Esteemed July 5th guest artist for the 2016 season, virtuoso violinist Cho-Liang Lin adroitly observes:
“For Mozart anything was possible, given his incredible genius…The amazing thing about these five concerti is that he actually progressed during [the composition of] the five pieces. It’s not that the first concerto is less good than number five. But the fact is he began to experiment more and more with the form, with the possibilities of what the violin could do, and with the interaction between the violin and the orchestra.”
Here is a quick description of the 4th concerto, which Cho-Liang Lin will perform on July 5th:
Mozart Violin Concerto No. 4 in D Major, K. 218
ON THE PROGRAM July 5, 2016
Cho-Liang Lin, violin | TICKETS
The opening movement may surprise listeners with its dark brooding periods, dramatic surges, and sudden moments of repose. Lovely aria-like phrases in the dominant key of A Major set the scene for a tranquil, singing second movement marked Andante cantabile which translates from the Italian to “singing” or “in a singing style.” This gives way to the brief, dance-inspired Andante grazioso. The autograph score is inscribed October 1775, but as scholars have discovered, it’s possible the inscription was altered.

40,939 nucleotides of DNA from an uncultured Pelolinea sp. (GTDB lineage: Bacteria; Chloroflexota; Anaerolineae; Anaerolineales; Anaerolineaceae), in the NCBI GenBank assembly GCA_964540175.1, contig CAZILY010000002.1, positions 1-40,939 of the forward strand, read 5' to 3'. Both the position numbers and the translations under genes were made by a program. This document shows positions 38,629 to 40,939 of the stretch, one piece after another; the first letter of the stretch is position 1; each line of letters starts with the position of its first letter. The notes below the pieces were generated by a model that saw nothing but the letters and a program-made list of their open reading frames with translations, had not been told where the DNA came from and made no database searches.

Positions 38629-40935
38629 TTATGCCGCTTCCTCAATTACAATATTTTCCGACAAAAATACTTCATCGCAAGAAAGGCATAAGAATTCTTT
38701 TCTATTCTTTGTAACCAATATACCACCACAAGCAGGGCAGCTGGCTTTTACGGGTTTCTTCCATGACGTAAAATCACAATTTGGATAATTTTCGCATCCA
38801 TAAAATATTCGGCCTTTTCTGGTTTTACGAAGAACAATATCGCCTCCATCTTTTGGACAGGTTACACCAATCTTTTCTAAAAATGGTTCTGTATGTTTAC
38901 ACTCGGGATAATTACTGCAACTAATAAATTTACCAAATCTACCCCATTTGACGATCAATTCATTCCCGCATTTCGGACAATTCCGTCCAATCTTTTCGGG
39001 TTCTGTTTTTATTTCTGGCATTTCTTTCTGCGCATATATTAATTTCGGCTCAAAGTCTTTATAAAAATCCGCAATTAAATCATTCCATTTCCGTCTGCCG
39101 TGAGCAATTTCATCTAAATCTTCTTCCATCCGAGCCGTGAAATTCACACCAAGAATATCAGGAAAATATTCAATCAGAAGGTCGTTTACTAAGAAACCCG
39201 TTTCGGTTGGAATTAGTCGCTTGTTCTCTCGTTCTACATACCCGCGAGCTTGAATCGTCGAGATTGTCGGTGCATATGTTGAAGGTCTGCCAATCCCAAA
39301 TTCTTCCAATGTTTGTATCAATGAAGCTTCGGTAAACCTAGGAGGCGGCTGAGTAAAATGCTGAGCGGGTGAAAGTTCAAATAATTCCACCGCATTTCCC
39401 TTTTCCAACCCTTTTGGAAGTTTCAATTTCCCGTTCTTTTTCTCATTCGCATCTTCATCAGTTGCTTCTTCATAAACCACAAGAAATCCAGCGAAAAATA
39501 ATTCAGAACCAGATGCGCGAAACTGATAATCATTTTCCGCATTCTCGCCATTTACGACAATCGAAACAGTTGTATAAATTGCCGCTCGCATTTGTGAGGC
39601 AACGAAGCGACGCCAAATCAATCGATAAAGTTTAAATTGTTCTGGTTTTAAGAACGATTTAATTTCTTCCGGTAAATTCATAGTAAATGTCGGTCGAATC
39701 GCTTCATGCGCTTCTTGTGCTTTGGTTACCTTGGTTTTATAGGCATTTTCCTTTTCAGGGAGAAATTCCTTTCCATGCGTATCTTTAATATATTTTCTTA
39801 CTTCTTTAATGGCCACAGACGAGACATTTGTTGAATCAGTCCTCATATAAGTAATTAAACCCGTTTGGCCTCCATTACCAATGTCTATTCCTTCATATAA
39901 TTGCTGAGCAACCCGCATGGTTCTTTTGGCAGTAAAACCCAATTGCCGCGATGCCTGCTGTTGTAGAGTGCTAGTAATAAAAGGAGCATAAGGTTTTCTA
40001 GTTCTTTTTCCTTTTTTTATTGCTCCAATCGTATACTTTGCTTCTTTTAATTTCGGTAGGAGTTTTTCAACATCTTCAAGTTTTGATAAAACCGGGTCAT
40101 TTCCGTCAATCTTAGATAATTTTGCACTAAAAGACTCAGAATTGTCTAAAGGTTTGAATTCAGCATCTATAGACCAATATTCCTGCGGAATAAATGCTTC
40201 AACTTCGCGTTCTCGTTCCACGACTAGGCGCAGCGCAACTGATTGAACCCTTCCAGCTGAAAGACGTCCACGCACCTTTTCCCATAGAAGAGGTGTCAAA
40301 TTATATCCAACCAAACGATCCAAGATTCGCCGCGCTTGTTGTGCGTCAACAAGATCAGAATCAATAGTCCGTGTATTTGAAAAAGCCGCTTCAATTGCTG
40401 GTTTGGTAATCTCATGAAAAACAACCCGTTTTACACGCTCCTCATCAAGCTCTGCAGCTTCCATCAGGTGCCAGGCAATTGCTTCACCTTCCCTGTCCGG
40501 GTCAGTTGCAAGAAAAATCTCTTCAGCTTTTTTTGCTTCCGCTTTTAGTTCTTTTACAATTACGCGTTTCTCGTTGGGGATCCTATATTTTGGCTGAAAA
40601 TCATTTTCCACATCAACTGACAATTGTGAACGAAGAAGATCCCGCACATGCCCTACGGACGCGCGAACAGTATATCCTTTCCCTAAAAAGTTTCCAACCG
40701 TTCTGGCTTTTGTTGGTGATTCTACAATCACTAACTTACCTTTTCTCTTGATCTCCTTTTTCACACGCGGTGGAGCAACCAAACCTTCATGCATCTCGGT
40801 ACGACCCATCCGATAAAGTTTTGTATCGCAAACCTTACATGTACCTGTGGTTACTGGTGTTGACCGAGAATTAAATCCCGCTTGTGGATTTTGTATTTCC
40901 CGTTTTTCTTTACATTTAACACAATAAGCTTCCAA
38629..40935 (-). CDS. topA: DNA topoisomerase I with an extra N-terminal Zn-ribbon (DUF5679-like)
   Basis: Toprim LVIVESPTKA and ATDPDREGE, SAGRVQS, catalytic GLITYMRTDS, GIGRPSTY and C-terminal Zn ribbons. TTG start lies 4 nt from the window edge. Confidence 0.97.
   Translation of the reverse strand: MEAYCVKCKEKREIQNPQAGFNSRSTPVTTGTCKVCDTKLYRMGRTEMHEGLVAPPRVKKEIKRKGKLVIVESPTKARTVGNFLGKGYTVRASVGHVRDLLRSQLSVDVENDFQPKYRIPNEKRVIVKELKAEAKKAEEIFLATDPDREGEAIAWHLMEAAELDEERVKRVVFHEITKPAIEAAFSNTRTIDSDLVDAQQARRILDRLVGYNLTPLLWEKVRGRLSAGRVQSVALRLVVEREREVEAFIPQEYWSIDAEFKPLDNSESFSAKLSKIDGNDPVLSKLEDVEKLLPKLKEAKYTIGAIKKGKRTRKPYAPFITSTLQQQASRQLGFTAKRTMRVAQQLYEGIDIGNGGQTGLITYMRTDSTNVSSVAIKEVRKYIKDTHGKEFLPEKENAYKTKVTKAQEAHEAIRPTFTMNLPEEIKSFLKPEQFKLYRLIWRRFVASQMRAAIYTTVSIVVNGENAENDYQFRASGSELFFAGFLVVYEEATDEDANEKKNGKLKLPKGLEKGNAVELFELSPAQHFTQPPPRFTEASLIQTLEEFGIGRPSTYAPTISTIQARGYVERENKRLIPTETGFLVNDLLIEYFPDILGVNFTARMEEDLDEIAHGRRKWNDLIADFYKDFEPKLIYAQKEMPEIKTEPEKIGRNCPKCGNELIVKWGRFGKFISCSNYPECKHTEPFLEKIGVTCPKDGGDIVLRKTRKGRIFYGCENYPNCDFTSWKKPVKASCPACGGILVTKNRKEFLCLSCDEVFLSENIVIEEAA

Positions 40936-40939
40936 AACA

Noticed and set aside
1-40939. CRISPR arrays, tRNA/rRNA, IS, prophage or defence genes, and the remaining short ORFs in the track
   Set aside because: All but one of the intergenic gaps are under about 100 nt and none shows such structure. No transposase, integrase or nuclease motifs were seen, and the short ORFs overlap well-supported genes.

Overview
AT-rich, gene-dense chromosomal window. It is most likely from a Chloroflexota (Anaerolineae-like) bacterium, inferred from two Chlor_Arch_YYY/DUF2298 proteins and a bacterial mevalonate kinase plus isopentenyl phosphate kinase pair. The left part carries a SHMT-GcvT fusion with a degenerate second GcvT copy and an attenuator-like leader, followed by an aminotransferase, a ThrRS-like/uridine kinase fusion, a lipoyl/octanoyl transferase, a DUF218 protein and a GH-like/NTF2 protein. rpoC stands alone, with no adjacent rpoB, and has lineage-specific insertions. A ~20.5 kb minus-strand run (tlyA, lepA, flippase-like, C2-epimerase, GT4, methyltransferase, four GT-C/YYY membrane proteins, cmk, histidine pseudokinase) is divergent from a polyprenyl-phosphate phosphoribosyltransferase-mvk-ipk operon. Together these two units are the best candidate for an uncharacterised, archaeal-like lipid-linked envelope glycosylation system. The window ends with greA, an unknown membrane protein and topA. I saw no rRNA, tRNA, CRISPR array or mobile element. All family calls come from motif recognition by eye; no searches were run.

FORGERY IN THE MOZART VIOLIN CONCERTI DATES OF COMPOSITION?
A fascinating mystery surrounds the dates of composition of Mozart’s violin concerti. The autograph manuscripts are dated so as to indicate all were composed within less than one year. However, the stylistic evolution which occurs across the five works supports the notion that Mozart composed them over a slightly longer period of time, possibly from as early as 1773 up to 1775, according to some scholars. Recent advances in technology have allowed researchers to ascertain that Mozart’s hand-written dates were tampered with, so the exact timeline may forever be lost to history.